Draughtsman -- more commonly draftsmen or drafters -- prepare blueprints, plans and technical drawings with computer-aided design and drafting. They transform the concepts and ideas of engineers and architects into visual specifications that workers can use to produce items and build structures. The training you need depends on your technical specialty.
Preparing for drafter training can begin as early as high school with courses in math, computers, design, graphics, science and drafting. At this time, you can hone personal qualities that are useful to a successful career. These include interpersonal skills because you’ll work closely with architects, engineers, designers and production personnel. Time-management is critical for adjusting work schedules so you meet deadlines, and you must pay attention to details so that your drawings are technically accurate. Finally, you must think critically, so you can spot flaws in plans and designs, but must be diplomatic enough to reveal these problems so they are solved efficiently.
To become a drafter in most technical specialties demands an associate degree in drafting from a community college or technical school. Pima Community College, in Tucson, Arizona, offers an example of such a degree for computer-aided drafting. It requires general education courses in communications, analysis and humanities before taking core courses in computer-aided drafting and design. Students can focus on mechanics and electronics, with electro-mechanical and machine shop subjects; on construction, with courses in building materials, surveying and landscaping; or on integrated circuits, with subjects in technical physics, and circuit layout design.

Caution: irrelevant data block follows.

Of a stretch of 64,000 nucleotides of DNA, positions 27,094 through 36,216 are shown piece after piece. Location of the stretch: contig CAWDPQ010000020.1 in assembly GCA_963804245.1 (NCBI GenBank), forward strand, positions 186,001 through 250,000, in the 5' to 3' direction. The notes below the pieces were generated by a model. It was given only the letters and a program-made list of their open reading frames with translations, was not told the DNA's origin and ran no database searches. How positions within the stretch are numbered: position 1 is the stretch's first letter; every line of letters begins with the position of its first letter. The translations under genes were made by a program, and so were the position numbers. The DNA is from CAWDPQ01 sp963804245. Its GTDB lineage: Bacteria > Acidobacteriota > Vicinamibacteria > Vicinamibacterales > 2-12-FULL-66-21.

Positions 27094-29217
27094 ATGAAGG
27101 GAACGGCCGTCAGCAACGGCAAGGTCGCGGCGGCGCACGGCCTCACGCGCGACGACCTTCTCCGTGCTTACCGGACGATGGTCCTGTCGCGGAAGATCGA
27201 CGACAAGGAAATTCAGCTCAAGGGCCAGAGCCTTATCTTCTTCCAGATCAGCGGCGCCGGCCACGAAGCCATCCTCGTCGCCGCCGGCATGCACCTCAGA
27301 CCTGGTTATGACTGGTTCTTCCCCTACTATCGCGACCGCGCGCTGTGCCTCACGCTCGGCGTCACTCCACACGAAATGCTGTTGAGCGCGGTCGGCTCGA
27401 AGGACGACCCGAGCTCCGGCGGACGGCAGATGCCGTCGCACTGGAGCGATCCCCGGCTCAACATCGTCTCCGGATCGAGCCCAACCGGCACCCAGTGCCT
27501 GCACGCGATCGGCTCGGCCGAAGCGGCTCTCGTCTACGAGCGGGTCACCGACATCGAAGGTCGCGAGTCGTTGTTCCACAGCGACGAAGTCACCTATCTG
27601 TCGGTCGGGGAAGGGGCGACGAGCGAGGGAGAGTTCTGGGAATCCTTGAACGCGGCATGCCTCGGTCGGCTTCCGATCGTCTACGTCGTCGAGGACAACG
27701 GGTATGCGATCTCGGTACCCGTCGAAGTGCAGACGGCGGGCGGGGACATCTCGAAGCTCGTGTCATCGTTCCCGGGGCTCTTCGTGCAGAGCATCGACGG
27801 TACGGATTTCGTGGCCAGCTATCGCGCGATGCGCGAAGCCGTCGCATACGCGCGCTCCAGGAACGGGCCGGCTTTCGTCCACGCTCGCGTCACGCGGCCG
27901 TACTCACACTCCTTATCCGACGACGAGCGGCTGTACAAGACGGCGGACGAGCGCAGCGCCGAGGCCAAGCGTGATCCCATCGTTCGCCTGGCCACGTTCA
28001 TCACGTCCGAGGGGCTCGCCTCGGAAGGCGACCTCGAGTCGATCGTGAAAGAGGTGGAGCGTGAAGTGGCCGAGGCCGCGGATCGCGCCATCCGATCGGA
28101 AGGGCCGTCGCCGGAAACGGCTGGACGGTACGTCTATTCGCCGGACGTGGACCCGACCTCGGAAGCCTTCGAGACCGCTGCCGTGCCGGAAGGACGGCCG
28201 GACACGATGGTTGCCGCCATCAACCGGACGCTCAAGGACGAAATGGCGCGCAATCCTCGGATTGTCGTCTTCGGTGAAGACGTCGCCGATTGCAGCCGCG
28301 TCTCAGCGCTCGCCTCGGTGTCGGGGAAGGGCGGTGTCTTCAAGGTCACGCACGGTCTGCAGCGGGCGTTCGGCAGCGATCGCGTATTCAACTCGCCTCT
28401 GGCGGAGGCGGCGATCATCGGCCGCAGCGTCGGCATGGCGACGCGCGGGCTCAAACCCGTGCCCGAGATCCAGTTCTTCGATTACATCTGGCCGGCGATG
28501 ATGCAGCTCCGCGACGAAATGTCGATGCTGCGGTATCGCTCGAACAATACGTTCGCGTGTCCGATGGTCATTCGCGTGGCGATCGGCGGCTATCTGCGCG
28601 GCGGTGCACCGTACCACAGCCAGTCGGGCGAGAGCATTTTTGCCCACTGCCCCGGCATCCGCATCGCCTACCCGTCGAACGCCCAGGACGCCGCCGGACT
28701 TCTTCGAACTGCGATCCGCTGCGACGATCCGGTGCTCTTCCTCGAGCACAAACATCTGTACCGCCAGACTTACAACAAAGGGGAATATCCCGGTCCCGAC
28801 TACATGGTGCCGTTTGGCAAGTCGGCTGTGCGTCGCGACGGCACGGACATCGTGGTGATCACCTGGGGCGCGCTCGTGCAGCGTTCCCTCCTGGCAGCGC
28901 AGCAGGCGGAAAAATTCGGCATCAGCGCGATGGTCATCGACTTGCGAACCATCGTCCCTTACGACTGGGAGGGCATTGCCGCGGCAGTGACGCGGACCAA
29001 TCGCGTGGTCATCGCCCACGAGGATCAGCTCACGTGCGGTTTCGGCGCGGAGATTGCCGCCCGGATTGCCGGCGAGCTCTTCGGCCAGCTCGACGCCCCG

If you’re interested in architectural drafting, you may need a bachelor’s degree. Although no four-year drafting degrees exist, you can get the required training with a bachelor’s degree in architecture, engineering or math. You can still begin your first two years of training with an associate degree at a community college. However, make sure that your courses can transfer to a university, where they can count toward the more advanced education.
While not required to obtain a job, certification can enhance your job prospects because it documents that your skills meet industry standards. The American Design Drafting Association offers professional certification that requires passing a 90 minute exam with at least a 75 percent score. No specific experience or education is needed to take the test. The exam does not cover use of software or computers. Instead, it looks at your ability to handle situations typical to drafters. The credential is valid for five years but is renewable with proof of at least three years of drafting employment.
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